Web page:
Wednesday, January 20, 2016

A Review of 'I Will Always Write Back: How One Letter Changed Two Lives' by Caitlin Alifirenka and Martin Ganda

Note: this is one of a few reviews that I am trying to write and post before I start in on things that I have read in 2016.  Thank you for your patience!

"The true story of an all-American girl and a boy from an impoverished city in Zimbabwe and the letter that changed both of their lives forever.

It started as an assignment.  Everyone in Caitlin's class wrote to an unknown student somewhere in a distant place.  All the other kids picked countries like France or Germany, but when Caitlin saw Zimbabwe written on the board, it sounded like the most exotic place she had ever heard of-- so she chose it.

Martin was lucky to even receive a pen pal letter.  There were only ten letters, and forty kids in her class.  But he was the top student, so he got the first one.

The letter was the beginning of a correspondence that spanned six years and changed two lives.

In this compelling dual memoir, Caitlin and Martin recount how they became best friends-- and better people-- through letters.  Their story will inspire readers to look beyond their own lives and wonder about the world at large and their place in it."

I remember picking up this book over the summer when I went on a walk with a little girl and her adorable dog.  My home city and my adopted one are both cool because they have these things called Little Libraries scattered throughout the city in front of businesses and private homes.  I once saw one that looked like the TARDIS from Doctor Who!  But any way, I happened upon this book on our walk in her neighborhood.

This book starts with a simple class project of writing to pen pals around the world.  Each student in Caitlin's class picks a country and writes a letter to someone their age.  They don't know a name, they don't know if they're writing to a boy or a girl... the person on the other side of their correspondence is a mystery.  Caitlin's friends all write to someone in part of Europe.  Caitlin was drawn to Zimbabwe and it was the best decision she ever made for her life.

Martin Ganda was at the top of his class, but struggled to stay in school financially (since he had to pay to go to school).  He was lucky to receive Caitlin's letter.  Had his grades been lower or if he had failed a test or two, he might not have gotten Caitlin's letter.  One thing that I love about Martin is his curiosity towards Caitlin's life in the U.S.  He never complained to Caitlin about the problems he and his family were facing, even though days would go by where his mother would give up food so that her children could live.  When Caitlin asked to see a picture of him, he went and fo und the only picture his family had of him and he sent it to her.  He didn't stop and tell her his situation and that pictures were very expensive.  It's awfully big of him, especially since this is a facade that can be difficult to keep up, and eventually it did become too hard to keep a secret.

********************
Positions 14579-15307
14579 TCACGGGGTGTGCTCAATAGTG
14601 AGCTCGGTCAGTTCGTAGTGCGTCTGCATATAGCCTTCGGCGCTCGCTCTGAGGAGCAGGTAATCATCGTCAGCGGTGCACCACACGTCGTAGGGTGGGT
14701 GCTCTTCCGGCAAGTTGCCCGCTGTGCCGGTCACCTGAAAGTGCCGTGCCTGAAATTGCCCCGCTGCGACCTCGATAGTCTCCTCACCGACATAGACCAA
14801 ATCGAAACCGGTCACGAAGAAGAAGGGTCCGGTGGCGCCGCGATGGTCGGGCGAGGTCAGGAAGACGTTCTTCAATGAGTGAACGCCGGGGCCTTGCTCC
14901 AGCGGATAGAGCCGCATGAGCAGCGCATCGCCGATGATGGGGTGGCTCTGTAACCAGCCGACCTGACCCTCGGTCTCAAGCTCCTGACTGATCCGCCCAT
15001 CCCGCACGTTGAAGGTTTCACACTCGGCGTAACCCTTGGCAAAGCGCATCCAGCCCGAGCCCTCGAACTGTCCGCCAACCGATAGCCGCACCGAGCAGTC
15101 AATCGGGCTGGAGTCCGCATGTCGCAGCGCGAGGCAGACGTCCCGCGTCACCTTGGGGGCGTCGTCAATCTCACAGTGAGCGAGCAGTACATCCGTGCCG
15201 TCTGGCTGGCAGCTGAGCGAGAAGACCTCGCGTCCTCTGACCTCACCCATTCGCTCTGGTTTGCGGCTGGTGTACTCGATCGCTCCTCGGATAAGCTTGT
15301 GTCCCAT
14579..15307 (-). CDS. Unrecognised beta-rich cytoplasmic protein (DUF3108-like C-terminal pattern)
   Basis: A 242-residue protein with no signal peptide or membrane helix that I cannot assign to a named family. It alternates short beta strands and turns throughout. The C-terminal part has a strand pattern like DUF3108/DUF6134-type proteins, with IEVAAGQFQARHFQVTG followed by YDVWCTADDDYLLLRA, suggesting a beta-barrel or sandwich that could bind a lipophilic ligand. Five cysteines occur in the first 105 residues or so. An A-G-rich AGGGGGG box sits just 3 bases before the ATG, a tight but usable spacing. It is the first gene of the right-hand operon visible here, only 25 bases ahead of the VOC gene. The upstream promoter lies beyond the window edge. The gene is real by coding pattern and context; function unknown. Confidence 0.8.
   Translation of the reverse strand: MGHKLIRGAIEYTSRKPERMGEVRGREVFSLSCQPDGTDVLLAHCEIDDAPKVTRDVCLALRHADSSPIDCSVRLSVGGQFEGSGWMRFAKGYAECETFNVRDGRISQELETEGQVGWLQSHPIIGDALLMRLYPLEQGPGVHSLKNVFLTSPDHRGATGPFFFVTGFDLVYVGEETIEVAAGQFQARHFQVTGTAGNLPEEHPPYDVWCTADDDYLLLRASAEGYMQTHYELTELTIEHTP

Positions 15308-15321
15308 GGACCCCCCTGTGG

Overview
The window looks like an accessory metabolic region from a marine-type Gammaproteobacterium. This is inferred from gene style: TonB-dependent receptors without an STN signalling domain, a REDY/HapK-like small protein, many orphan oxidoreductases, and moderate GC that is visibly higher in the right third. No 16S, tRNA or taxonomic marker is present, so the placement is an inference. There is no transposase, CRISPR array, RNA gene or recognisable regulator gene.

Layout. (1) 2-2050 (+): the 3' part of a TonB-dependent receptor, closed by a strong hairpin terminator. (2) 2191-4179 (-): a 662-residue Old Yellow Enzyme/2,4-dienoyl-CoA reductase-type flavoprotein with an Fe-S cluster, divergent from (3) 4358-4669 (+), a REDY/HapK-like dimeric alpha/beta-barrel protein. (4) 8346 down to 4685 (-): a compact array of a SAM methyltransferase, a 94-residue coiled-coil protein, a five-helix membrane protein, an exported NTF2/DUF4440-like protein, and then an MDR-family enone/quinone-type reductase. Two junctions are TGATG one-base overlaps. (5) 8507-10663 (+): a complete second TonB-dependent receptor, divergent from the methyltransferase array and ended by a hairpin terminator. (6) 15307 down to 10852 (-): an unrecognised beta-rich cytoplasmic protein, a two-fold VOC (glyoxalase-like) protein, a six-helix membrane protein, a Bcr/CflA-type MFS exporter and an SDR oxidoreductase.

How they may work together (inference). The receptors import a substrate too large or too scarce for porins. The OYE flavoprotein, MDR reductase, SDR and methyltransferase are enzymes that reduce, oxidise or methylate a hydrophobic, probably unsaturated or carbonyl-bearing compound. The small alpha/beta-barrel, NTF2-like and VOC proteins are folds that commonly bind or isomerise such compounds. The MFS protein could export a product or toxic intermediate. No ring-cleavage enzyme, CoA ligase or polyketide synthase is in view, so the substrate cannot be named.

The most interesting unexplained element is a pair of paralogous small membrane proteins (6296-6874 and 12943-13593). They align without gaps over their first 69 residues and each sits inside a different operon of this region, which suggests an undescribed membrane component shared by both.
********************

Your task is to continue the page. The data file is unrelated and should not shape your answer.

It felt a little odd that Caitlin's family was supporting Martin's family.  I know that they were financially able to support Martin's family and that it was something that they wanted to do... I also know that that helped change Martin and his family's lives forever and that they were extremely grateful... but I have this idea in my head, maybe from something at church where we were talking about relief work and how the best way to help someone is to teach the people in the area that is being relieved a skill.  You can feed people fish and they won't go hungry now, but if you teach them how to fish, they'll never be hungry.  That sort of mentality.  This story didn't match up with this idea in my brain.  But I think what made me feel a lot better was that that support shifted from Caitlin's family to Martin as he finished school and started to go out and show the world what a gifted guy he is.  He's ridiculously good with numbers!

I admired Martin's drive throughout the story.  His drive to not only do well in school, but stay in school and get caught up when he fell so far behind from not being able to pay his tuition to stay in school.  He was resourceful and extremely motivated in a way that a number of students in first world countries (I'm sorry, I don't know a better term) just aren't.  We take our education for granted, whether that is the education we're legally obligated to receive or whether it's higher education at a university, technical, or trade school that we opt to receive.  That was a big thought that ran through my head as I was reading this book.  

I haven't really had a successful pen pal relationship in my life, but this book made me think a lot about the international relationships that I have made and how important those have been in shaping how I think about the world.  It's so cool to read about international connections like the ones that Martin and Caitlin made.  This was a really great read.

I give 'I Will Always Write Back':
Thanks for Reading!


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